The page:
Written by Karina Tsui, CNN
British artist Gareth Fuller’s densely illustrated, topographic drawings analyze the phenomenology of a place.
His research often begins with comprehensive walks — sometimes amounting to hundreds of miles — through alleyways, along highways and via buildings and cultural landmarks.
It’s a routine the artist has grown accustomed to — until he was forced to self-quarantine for 14 days.
Based in Beijing, Fuller returned to the Chinese capital from Kuala Lumpur on the evening of March 3, only to discover that he was subject to two weeks of mandatory self-isolation under new rules imposed to slow the spread of the coronavirus.
“It was only natural for me to document my experience,” he said in a phone interview, now free from quarantine. “I decided to map the four walls I was confined in and see where that took me creatively.”
Day one of the “The Quarantine Maps.” Credit: Fuller
Each day for two weeks, Fuller depicted his experiences and thoughts from inside his 590 square foot apartment. The result is a series of 14 drawings titled “The Quarantine Maps.”
Fuller spent mornings observing what was around him — his furniture, news from the television and radio, movements outside his window, and takeaways from long conversations with his wife, who was also in quarantine.
Late afternoons and evenings were spent drawing in his sketch pad. “You end up spending more time looking at the details, slowing back down, getting into the meat of certain subjects you wouldn’t usually have time to do. Your day is much more planned and less reactive.”
Day 8 shows the artist’s experience unexpectedly getting food poisoning. On the bottom right, his stockpile of toilet paper. Credit: Fuller

Inside four walls

The first few maps of the series focus on Fuller’s apartment. He depicts the sofa where he spends most days reading and listening to the radio, and the projector which he avoids, in case he falls into the trap of watching films for hours on end.
He draws his desk and all the preventative equipment he gathered, prior to the lockdown.
Eventually, his house feels cramped and claustrophobic and he spends several hours on his terrace each day, peering out the window onto the quiet streets of Beijing — documenting the world below.
On “Day 2,” Fuller depicts the apartment as a decontamination zone, with features such as a “shoes-off” walkway and swimming goggles to protect eyes from droplets of the virus. Credit: Fuller
In this map, the artist shows boundaries drawn, humorously dividing the apartment he shares with his wife as “his bit” and “her bit.” Credit: Fuller
By day 9, Fuller finds himself thinking beyond the parameters of what he could see. The series becomes less about the artist’s personal triumphs and more about capturing the experiences of those who are just beginning to make sense of the crisis.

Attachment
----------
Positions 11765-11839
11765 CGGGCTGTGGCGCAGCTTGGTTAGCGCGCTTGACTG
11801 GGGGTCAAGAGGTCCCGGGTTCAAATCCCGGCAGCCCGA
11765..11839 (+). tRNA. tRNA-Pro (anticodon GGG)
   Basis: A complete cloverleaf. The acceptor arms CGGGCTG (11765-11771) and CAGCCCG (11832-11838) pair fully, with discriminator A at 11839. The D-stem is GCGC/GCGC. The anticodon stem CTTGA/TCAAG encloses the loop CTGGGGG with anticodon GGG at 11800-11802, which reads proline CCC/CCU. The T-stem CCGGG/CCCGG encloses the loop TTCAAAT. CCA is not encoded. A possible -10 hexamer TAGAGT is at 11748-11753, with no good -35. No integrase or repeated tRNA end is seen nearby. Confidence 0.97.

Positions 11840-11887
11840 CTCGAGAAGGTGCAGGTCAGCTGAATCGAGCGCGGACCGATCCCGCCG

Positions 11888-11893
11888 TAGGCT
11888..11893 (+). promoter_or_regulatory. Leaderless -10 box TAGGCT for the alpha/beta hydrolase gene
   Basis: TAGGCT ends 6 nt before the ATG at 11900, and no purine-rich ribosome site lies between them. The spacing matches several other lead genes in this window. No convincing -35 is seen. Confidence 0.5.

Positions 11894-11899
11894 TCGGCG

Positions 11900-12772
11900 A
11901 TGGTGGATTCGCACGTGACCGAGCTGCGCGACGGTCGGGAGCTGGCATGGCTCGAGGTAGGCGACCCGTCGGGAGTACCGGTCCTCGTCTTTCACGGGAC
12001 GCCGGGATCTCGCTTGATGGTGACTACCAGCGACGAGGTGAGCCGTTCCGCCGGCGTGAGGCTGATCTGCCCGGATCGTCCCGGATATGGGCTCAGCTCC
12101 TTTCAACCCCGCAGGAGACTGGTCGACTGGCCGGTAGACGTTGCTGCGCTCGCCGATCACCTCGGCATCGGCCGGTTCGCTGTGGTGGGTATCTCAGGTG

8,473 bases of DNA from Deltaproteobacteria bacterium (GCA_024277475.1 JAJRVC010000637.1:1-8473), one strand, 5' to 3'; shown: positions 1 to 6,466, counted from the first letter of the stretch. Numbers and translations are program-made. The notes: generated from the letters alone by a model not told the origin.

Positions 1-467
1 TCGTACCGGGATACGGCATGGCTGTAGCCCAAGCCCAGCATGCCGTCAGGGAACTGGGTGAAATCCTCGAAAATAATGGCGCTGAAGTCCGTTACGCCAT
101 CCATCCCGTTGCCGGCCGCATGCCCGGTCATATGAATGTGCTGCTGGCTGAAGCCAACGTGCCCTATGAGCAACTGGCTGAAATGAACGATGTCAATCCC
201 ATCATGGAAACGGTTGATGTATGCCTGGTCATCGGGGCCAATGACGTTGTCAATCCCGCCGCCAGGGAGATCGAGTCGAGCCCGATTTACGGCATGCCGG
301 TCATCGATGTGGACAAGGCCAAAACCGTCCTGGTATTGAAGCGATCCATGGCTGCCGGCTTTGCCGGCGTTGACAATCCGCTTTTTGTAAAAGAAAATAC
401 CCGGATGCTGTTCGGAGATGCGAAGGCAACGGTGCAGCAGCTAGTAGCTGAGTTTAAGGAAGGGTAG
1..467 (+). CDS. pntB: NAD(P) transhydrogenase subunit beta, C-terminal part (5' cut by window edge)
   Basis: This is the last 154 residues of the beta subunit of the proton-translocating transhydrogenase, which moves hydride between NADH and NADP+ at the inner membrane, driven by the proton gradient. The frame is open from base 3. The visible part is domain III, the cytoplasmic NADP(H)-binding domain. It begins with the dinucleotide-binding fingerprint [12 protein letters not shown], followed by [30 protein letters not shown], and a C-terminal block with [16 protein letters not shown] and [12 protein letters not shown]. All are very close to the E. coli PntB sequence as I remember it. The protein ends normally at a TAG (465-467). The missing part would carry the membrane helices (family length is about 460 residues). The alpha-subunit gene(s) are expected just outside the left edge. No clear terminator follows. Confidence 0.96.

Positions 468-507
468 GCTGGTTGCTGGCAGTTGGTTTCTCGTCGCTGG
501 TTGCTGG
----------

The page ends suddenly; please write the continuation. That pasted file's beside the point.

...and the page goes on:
That was the same day the World Health Organization (WHO) announced that the Covid-19 outbreak was a global pandemic. “It was obvious that Beijing was moving on, but the global media was telling me a completely different story,” he said. “The feelings I was having during the quarantine became progressively more difficult to communicate — I couldn’t just think of my own experience.”
The artist creates elaborate maps, including this one of Beijing. Credit: Fuller

Looking out

He started reflecting on his own privilege as an expatriate in a major city and thought about how people back home in Britain and in smaller communities worldwide were coping with the crisis.
Some of his final pieces envision life in imaginary settings — a village with an “end of the world rave,” a deserted island surrounded by “a sea of sanitizer.” Other sketches grappled with the idea of fatalism — that the virus had now infected the celebrities we know and love and would eventually, in some way, reach the artist himself.
Day 10 is an imaginary depiction of a village coming together to tackle the virus — there’s an “end of world rave” in one corner while an emergency medical bus roams around town. Credit: Fuller
Fuller contemplates the key elements of the pandemic on Day 12, including those who lost their lives. Credit: Fuller
Humor has always been an integral part of Fuller’s work and he felt it was necessary to keep that in mind when documenting his experience. It became a way to counter all the information he was consuming from the news, which grew more concerning with each day.
“When you’re going through this experience, you go on this pursuit of understanding and seeking knowledge.”
“Day 1 was very much like: ‘Look at this ironic situation I’ve found myself in,'” he said. “Towards the end, I had absorbed all the information I possibly could about the virus.” He started to look outward and let his imagination run wild.
Fuller is now out of quarantine but, like many people around the world, his movements are limited by the need for social distancing.
He plans to use the time to extend his series with more maps about the pandemic that has caused so many people to stop, slow down and examine their own surroundings — in detail.
For more on Fuller, visit his website.